Washington DC is chock full of inspiring things. Memorials, monuments, museums, and functioning governmental buildings of tremendous importance pop up on every corner. On this short trip, I went to just a couple of these sites (the new MLK statue, the FDR memorial, a couple museums), including the quite expensive and highly regarded Newseum, a museum devoted to the media. I recommend it, though I’d say budget at least 4 hours to see most of the exhibits as they are very well done, and otherwise the $20 ticket price seems too steep.
One of the exhibits, devoted to freedom of the press around the world, contained the most inspiring thing I saw in DC. I think we all get moved by somewhat different things. There are obviously commonalities – it’s hard not to find the Capitol building or the White House a bit impressive. But then there are the smaller bits of social life, the relics of fleeting moments. In the wake of the massive earthquake and tsunami that struck Japan in March, 2011, newspapers lost power and the ability to publish. Newspaper staffers got together and produced daily hand-written bulletins to post in public places to update people on what happened. Here’s an edition published on March 12, just a day after the earthquake.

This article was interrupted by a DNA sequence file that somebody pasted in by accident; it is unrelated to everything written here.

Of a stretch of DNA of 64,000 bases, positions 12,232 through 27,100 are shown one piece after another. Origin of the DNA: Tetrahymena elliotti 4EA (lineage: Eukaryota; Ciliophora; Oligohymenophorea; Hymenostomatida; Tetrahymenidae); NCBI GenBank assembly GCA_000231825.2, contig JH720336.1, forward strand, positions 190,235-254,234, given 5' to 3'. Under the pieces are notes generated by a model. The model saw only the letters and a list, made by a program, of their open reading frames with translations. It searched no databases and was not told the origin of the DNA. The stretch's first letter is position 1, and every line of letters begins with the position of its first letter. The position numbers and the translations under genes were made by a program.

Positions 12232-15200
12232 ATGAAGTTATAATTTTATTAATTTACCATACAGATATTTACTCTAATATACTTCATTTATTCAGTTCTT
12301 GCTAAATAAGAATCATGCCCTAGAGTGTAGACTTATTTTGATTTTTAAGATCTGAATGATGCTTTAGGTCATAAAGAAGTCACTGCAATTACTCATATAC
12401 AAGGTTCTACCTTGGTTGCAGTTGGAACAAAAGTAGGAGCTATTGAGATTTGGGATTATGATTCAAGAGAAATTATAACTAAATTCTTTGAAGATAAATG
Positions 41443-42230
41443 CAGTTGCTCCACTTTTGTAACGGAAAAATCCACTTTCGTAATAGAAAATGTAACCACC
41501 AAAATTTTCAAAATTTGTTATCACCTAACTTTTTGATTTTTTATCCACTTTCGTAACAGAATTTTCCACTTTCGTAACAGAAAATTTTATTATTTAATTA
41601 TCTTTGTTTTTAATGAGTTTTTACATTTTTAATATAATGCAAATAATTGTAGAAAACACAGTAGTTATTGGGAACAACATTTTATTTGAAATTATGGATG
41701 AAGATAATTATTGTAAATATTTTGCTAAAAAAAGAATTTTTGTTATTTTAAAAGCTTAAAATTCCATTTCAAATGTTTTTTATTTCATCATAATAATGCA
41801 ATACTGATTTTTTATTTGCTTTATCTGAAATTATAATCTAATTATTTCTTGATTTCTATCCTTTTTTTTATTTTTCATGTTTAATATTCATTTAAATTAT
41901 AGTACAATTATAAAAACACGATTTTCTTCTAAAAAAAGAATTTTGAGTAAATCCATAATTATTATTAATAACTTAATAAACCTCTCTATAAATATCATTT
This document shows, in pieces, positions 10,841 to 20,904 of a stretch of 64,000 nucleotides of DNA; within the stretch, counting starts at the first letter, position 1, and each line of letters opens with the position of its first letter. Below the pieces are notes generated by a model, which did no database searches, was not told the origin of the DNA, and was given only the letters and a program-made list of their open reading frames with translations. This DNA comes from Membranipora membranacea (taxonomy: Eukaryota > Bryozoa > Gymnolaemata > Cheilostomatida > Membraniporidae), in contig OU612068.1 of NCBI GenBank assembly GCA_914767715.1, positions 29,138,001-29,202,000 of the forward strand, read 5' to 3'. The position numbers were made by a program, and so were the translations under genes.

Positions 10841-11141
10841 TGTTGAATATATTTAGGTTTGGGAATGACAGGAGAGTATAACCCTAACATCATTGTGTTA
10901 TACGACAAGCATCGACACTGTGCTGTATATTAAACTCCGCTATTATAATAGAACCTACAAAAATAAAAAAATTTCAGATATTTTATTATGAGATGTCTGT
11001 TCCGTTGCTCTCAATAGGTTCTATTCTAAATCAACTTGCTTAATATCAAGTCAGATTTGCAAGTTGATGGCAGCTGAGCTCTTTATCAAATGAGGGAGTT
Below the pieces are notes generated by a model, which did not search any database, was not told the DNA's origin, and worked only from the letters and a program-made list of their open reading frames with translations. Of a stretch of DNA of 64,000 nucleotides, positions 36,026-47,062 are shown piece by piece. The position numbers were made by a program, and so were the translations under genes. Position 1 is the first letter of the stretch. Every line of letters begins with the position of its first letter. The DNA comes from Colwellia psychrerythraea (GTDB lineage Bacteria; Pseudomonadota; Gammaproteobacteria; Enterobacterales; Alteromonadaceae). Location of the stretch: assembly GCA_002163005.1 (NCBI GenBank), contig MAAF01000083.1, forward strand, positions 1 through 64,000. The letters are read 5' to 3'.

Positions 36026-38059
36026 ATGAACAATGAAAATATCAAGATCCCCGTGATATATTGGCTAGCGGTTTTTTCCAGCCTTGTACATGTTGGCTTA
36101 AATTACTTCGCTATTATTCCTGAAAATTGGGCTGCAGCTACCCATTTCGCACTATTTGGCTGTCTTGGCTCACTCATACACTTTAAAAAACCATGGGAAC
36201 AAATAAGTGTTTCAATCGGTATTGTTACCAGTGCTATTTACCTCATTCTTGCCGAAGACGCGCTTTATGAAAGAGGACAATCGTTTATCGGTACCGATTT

Perhaps it’s because I grew up in a newspaper household, and I can remember my mother working late nights whenever a major story broke, but this record of a small act of human perseverance moved me as much as anything else I saw in DC.